Category Archives: school

>REACT: Pay-for-Grades … more nonsense from education industry

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As a long time education consultant, I take a special interest in the subject of urban education. I never cease to be amazed at the idiotic stuff the education industry comes up with to pretend to reform our city school systems which they do not really wish to reform. That is why decades of so-called “reforms” have failed at the bottom line – student performance.

These are the folks who have jerry-rigged test scores to make results look better. They promoted black vernacular under some notion that black students cannot learn English. They produce Spanish-only education, insuring that Hispanics will not matriculate successfully into the American culture (<= read that, good jobs). They invented “social promotions” to shove ill-prepared kids out of their classrooms and schools. They keep students held prisoners in substandard schools rather than embrace school choice. They have opposed every effort to rid the schools of unqualified and underperforming teachers. Because diplomas are now meaningless as indicators of a student’s knowledge, the education lobby offers special senior year testing to see who has skill levels and who does not. They have shortened the school day and school year to provide more time off for teachers and less education time for students. (You wonder why the Asian education system is killing us).

Now cometh the newest doomed-to-failure idiocy from the folks in Chicago.
In 20 schools students will receive cash on the barrel head for grades. Not only does this create the wrong incentives. It violates every notion of the purpose of education as a life-long process. More importantly, however, it will further corrupt an already corrupt system. With that added incentive of money (the source of all corruption), students, parents and teachers will game the system. We will see superficial success in the improvement in grades, but it will not indicate an improvement in learning. The system will dumb down the grades even further to get the money. Simple as that.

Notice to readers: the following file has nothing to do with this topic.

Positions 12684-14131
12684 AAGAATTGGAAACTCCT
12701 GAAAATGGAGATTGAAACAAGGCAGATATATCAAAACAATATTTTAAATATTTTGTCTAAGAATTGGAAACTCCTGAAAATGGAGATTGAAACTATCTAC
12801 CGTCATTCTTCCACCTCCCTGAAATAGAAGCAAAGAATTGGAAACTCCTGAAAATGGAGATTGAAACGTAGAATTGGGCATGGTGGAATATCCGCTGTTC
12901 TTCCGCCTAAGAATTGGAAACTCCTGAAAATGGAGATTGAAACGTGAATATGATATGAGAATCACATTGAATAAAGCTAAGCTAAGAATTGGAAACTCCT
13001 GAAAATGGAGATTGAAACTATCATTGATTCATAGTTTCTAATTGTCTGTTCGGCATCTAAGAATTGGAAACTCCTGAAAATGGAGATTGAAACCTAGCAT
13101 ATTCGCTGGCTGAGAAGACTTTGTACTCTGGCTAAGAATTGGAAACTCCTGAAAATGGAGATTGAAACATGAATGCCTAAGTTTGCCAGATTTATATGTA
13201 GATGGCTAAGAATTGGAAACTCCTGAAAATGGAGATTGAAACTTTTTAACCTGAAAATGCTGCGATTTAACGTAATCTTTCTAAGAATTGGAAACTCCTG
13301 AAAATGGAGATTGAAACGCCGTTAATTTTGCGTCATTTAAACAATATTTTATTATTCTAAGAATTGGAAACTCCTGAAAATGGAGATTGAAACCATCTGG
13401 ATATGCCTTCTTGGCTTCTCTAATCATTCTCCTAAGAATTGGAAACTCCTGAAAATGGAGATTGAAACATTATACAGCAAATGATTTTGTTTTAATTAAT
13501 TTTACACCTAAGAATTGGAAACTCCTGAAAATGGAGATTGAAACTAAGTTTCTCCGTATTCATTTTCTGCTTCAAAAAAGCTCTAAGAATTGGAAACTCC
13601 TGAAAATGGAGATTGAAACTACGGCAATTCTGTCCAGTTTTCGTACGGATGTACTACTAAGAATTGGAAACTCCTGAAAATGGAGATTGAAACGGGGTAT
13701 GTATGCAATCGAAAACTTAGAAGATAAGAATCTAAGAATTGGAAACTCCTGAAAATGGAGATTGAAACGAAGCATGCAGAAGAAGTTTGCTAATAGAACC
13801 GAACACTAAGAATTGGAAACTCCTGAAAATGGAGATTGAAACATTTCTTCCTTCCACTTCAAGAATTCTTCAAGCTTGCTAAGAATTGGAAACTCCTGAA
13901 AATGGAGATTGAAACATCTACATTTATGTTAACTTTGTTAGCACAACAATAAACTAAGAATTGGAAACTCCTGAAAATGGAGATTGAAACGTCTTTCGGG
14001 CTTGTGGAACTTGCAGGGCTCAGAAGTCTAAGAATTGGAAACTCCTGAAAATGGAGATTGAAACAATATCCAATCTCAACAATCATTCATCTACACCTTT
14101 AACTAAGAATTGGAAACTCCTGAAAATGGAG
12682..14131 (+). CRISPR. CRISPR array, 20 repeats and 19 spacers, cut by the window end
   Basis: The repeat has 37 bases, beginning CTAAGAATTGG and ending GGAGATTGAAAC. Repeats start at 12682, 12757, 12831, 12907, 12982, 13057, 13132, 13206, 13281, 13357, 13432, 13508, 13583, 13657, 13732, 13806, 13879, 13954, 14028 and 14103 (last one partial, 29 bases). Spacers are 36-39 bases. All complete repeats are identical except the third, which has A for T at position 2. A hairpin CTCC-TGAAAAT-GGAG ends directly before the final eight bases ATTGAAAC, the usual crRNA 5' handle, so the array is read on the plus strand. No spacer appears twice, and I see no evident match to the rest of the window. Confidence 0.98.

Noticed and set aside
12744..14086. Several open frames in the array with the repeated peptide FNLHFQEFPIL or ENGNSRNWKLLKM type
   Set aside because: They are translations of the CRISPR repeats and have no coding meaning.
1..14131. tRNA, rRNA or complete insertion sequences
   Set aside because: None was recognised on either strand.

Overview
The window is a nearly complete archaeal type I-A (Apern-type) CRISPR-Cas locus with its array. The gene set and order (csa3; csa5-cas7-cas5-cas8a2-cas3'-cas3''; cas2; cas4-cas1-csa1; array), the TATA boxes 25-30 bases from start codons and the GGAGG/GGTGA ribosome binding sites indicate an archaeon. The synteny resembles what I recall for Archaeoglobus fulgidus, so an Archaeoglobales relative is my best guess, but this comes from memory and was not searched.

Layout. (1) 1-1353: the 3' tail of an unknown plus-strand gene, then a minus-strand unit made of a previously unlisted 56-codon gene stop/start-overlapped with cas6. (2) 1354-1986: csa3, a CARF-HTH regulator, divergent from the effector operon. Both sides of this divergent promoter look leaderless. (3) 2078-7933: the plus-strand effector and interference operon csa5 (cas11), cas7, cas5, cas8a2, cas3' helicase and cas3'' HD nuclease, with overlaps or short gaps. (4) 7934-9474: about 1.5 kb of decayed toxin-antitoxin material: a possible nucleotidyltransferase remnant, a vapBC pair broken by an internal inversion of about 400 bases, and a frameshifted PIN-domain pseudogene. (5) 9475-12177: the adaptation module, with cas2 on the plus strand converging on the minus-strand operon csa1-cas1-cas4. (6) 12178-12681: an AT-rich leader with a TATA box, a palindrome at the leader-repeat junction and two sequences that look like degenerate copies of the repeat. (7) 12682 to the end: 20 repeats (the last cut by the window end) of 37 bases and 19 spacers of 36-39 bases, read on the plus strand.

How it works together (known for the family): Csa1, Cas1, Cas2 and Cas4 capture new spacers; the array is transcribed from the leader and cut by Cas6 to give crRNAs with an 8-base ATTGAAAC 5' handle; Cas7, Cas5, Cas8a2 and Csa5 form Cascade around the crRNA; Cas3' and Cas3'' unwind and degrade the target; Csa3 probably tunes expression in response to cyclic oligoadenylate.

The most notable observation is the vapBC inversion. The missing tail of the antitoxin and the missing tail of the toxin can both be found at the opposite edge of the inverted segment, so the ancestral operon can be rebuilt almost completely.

This is a form of bribery – paying money for something that should be accomplished without monetary compensation. Oh! Wait! This is Chicago, where bribery, of one sort or another, is the only way to get things done.
We are not talking allowance and lunch money. A straight-A student in one of the select school can “earn” up to $4000. But even Cs can get you money. Being average, even mediocre, is no barrier to financial rewards. The kids get half the money with the grade, and the other half is reserved for them until they graduate.
Now, my cynical mind wants to know … where is the reserved money kept? Is it just a down the line expense that will have to be funded later. That’s one of the major problems already. Or … will the money be preserved in some sort of escrow account that can be manipulated for maximum political benefit like the underfunded retirement accounts? Either way it is a loser for the taxpayers.
Presumably, if this “experiment” is successful, all Chicago students well reap the rewards. Students who naturally get A’s simply now get a windfall of money from the cash starved school system and the overburdened taxpayers. This idea generated out of the academia sector of the education industry – specifically the Education Laboratory of Harvard University. In other words, we have a theoretical solution from those who spend their life with theoretical problems. I would be more impressed if Harvard would launch a program to pay there students for good grades. Don’t hold your breathe for that one.
Well, for a while this will produce some faux results, and eventually slip in the recycle bin of history only to be replaced by yet another non-start idea from and industry more interested in the appearance of reform than the reality. Urban education will not improve until we get it out of the hands of the entrenched liberal establishment that sees the primary purpose of education as the perpetuation of their political power.
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>REACT: Thank God and John Walton for Wal-Mart.

>Wal-Mart just introduced the $199 computer. More about that below, but first a little preface …

The broad phalanx attack on Wal-Mart by the various battalions of liberal activists is typical of their hatred of the free market system, free trade and free just-about-anything-else — except lunch.